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Activate Your Abs and Glutes With This 10-Minute Do-Anywhere Workout

Rachel Lapidos

Rachel LapidosApril 6, 2020

Each month, a new trainer takes us through four of the most grueling workouts they have in their back pocket. Follow along weekly for new ways to sweat it out with us. See All

We love a two-for-one combo deal, especially in workouts. Any strength training exercise routine that targets two major muscle groups in one sesh not only saves you time, but gives you more bang for your buck. Thanks to star trainer Charlee Atkins, founder of Le Sweat, we’re getting an abs and glutes workout that you can do at home.

As this week’s Trainer of the Month, Atkins is starting our week off right with a multitasking set of 10 exercises that only takes 10 minutes. Don’t be fazed by how quick it is: Your glutes, hamstrings, obliques, and, well, your entire core are going to be on f-i-r-e, because each move is carefully crafted to be efficient and effective.

If you think that breezing through it as fast as possible is going to up the ante, Atkins says this is not the case. “You’d think that going quickly through these exercises makes it harder, but in fact, going really slowly makes it more challenging,” she says. So really feel all of your muscles activating through each move, let it burn, and remember to keep breathing. Keep scrolling to get sweating.

Try this 10-minute abs and glutes workout

Do each exercise for one minute each. 

1. Lateral bird dog: Come into quadruped position, and extend one leg out on a 45-degree angle. Pressing through your heel, reach your opposite arm out at the same angle towards the front, then alternate sides. This is an east-and-west edition of a traditional bird dog. When you press through your leg, you’ll feel the glute fire up. As your opposite arm extends, you’ll be engaging your core. Keep your back flat and keep alternating.

2. Downward dog + knee drive: Start in downward dog. If your hamstrings are tight, you can bend your knees slightly, but keep your tailbone lifted. Then pull yourself into a plank position, and take one knee to the opposite elbow, then step your foot back into downward dog. Switch sides, bringing your other knee in to the opposite elbow. When you’re doing the knee drive, make sure your elbows are right over your wrists and that your back is flat.

3. Dumbbell swing: Standing up straight, bring you feet a little bit wider than hip-width distance apart. Grab a dumbbell and let the weight hang down in front of you. Start to move your hips to get some momentum. Use your hips to press the dumbbell forward. You’re not swinging your arms—you’re using your hips to press the dumbbell forward. This is easier with a heavier weight. Fire up your glutes to swing that dumbbell out. You should feel this in your hamstrings as well.

4. Weighted supine leg lower: Hold onto two dumbbells while lying flat on your back. Bring your legs up to the ceiling and press the weights just over your chest, then lower one leg down, then the other. If you want an added challenge, you can lift your shoulder blades off of the mat, pressing your lower back into the ground. Make sure your feet stay flexed, and never let your heel touch the ground. You can do this without weights, too.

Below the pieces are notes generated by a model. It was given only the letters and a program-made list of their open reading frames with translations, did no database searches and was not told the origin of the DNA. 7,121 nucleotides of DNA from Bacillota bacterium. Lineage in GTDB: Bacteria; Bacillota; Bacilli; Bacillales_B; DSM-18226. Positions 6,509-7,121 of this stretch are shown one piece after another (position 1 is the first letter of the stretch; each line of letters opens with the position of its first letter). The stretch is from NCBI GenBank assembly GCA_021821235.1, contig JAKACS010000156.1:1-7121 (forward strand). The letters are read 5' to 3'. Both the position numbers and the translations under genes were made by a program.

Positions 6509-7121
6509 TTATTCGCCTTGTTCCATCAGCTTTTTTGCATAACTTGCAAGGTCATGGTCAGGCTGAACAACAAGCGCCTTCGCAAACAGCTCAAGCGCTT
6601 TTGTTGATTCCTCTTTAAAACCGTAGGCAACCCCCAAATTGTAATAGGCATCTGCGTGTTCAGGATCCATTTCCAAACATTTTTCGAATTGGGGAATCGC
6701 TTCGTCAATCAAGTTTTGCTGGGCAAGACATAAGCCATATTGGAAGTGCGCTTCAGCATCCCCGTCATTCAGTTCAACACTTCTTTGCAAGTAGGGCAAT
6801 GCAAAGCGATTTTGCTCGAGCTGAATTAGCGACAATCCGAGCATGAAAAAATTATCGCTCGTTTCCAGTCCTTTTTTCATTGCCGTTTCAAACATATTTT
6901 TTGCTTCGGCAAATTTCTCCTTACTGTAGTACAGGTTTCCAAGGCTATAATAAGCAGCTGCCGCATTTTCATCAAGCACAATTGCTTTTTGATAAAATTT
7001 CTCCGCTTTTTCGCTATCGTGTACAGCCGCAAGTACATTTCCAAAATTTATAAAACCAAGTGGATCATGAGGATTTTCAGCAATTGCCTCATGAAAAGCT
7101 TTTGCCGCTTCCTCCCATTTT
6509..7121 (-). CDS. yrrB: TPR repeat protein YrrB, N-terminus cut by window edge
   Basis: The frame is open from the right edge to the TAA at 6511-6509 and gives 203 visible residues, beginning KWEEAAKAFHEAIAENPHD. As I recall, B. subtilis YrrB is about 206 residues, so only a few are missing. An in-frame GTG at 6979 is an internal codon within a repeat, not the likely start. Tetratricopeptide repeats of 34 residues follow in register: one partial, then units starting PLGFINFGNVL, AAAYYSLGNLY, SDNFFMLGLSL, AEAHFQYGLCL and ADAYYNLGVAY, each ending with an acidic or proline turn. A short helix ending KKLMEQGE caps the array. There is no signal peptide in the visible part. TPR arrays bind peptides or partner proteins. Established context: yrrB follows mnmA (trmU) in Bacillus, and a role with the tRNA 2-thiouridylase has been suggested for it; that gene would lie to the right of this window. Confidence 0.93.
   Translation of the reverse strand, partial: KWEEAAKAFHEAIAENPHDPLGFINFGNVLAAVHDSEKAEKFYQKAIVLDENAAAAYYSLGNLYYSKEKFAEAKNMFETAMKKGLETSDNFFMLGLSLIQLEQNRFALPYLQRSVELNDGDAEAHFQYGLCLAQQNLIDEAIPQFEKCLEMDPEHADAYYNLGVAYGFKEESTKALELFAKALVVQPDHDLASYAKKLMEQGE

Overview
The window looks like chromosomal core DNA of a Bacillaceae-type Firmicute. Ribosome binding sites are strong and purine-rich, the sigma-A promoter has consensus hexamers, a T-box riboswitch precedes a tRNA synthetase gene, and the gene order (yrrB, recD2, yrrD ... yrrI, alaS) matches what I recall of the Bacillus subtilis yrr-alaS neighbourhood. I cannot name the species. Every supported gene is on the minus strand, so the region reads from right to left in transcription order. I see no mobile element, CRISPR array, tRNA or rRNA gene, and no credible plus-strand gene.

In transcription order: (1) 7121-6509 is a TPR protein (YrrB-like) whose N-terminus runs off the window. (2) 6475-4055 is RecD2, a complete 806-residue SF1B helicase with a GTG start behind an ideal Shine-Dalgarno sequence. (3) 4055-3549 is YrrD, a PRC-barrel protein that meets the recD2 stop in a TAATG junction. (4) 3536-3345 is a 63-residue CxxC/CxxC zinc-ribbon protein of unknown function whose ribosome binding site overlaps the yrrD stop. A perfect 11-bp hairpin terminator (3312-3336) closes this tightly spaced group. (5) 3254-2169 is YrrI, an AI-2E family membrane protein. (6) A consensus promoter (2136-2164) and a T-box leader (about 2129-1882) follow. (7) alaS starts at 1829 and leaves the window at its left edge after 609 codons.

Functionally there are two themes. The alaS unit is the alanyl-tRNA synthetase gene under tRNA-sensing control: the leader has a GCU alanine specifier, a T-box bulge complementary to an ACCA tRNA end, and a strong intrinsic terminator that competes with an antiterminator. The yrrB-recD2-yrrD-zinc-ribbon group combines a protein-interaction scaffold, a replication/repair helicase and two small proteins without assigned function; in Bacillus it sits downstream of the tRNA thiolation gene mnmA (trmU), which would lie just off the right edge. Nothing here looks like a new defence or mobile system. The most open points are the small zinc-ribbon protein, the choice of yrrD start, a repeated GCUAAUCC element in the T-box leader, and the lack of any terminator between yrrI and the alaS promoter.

5. Rainbow + knee drive—right: Come into quadruped position and step your right leg just outside of the mat to the side. Do a rainbow shape with your leg, keeping your back flat, then pull your knee in towards your elbow. Think about keeping your core engaged, and your shoulders right over your wrists.

6. Rainbow + knee drive—left: Repeat the exercise with your left leg.

7. Sit up + overhead press: You can use both weights for this or just one. Lying on your back, knees bent, reach your arms up overhead. Sit up with the weight reaching overhead, then lie back down. If it’s too much, you can hold the weight at your chest rather than extending overhead, or you can skip the weight altogether.

8. Reverse curl: Lie down on your back with your hands flat down the ground. Bring your knees to a 90-degree bend, then pull your knees towards your chest, using your core, before slowly lowering the hips back down. The pull-in isn’t a huge curl—it’s just a slight lift of the hips off of the mat, then lowering back down. Your gaze stays up towards the ceiling as your palms press into the mat.

9. Single-leg glute bridge: Extend one leg up towards the ceiling from glute bridge position, lift your hips up three times, then switch legs. If there’s a slight bend in the extended leg, that’s fine. For a modification, you can do a regular glute bridge with both legs down as you lift your hips up.

10. Heel taps: From your back, bend your knees with your feet on the floor and make sure your hands can reach the back of your heels. Lift your heart towards the ceiling, bring your shoulder blades off of the mat, gaze up, and reach for your heels with both of your hands. This is also known as a penguin crunch. As an added challenge, you can reach for the inside of the ankle, holding for a bit longer on both sides.

Fatigue your upper body with this Pilates arm workout with weights, then wind down and recover with this Pilates stretching workout to open up the body. 

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